June 5, 2010

What to do with a pile o' $$$

"When you get some money you can either buy a new car or do this...it costs about the same either way." So said William Call, the composer, conductor, and producer at the recording session I played this morning at the U of U's Gardner Hall. He's an older gentleman who owns several Maverick stations, is quite well off, and used to play the trombone. For today he'd written a Handel-esque piece based around the words of Joseph Smith (LDS church founder) scored for full orchestra, choir, and baritone soloist.

Judging from the quality of his score, he obviously had some prior experience with composition, but it is also worth noting that "a little knowledge can be a dangerous thing" as bass trombonist Rusty McKinney reminded us during a break. Now I don't want to be too critical here because I really do have to applaud the man for following through with such an ambitious project, but there were a few issues (particularly in the horn and trumpet parts) that made our work today a bit on the tough side.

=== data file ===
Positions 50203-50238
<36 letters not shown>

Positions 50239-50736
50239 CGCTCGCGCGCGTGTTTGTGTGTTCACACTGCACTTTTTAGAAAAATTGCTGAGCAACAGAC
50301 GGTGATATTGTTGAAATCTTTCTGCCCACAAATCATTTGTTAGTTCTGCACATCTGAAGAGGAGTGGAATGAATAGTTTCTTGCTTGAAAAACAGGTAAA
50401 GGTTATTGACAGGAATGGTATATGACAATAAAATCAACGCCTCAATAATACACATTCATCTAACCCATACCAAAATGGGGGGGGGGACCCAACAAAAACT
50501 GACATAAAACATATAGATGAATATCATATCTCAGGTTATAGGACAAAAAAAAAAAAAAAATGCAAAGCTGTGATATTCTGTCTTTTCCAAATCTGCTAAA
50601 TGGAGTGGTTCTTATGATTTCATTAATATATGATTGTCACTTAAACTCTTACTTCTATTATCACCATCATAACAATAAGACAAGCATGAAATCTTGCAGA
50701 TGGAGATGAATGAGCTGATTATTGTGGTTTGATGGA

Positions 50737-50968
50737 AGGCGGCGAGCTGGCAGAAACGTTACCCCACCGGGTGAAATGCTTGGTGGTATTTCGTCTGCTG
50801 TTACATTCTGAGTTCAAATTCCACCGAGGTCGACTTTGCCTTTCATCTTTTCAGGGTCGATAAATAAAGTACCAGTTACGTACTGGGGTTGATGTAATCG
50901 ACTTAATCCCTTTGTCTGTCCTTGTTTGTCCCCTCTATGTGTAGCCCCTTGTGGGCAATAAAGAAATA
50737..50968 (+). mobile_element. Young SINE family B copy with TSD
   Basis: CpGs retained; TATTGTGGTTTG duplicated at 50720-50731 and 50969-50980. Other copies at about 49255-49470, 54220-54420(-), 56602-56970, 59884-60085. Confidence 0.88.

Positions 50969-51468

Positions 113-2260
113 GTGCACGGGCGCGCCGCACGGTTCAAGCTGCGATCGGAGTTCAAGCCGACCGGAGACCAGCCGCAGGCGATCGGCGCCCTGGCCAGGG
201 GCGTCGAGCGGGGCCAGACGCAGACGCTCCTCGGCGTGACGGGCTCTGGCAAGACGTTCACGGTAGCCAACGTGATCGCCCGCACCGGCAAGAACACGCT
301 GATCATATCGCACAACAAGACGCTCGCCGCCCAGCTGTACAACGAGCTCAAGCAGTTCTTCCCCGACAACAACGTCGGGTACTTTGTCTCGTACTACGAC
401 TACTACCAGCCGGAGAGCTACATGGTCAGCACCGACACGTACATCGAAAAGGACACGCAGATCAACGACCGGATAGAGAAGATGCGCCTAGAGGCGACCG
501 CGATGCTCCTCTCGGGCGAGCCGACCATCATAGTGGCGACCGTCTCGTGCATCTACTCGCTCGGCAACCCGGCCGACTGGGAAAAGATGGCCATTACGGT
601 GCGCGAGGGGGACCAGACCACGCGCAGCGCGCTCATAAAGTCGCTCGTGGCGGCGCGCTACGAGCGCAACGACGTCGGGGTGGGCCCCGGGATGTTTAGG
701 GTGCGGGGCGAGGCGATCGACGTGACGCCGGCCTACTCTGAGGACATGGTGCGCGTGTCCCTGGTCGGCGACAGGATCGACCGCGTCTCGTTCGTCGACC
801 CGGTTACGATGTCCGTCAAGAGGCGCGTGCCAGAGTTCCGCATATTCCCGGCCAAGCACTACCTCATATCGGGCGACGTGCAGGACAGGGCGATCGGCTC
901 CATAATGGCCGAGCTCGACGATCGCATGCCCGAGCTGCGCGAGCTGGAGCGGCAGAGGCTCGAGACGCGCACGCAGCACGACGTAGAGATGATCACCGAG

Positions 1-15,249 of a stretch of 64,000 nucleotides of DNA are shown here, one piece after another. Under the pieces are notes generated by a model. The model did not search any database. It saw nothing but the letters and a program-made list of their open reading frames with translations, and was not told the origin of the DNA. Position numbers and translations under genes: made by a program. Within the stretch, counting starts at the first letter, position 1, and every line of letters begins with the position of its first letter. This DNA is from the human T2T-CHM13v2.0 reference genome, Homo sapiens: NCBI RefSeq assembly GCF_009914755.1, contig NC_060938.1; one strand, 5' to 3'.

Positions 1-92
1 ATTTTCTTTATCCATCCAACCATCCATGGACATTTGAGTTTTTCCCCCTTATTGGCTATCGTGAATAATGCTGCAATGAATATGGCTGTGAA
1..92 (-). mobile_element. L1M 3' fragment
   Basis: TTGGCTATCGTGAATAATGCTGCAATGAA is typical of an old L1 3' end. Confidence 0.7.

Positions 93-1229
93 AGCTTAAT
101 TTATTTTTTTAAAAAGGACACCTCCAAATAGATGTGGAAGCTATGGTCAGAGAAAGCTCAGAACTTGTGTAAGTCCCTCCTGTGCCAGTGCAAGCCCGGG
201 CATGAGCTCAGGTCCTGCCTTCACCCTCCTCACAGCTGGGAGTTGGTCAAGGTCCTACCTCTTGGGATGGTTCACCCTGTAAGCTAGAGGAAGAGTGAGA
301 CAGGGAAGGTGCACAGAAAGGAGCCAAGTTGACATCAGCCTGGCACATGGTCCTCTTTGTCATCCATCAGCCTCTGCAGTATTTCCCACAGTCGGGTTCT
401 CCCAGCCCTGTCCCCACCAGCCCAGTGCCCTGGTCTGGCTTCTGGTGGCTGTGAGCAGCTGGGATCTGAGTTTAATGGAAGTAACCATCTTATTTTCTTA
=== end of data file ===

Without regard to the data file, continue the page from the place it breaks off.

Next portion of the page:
Something we high-brass players regularly encounter in recording sessions are parts written without sufficient rest. A lot of the music on movie soundtracks is like this: the brass keeps going and going...and going...like a bunch of energizer bunnies on steroids. The music sounds great! It builds, and builds, and builds somemore till you don't think there's anywhere else it can go, and then...the first trumpet blows down the walls of Jericho with an amazing high C (or heck...let's go for an F)! This kind of thing is totally fine--in fact it's exhilarating--but it only works when it's recorded in small pieces and then later stitched together in the editing room using the magic of pro tools...or whatever is is they're using today. To pull off such a score in live performance requires assistants on the lead parts, alternate horns (piccolo or E flat trumpets in key spots), and having fresh chops (brass-player speak for lips) at the beginning of the show.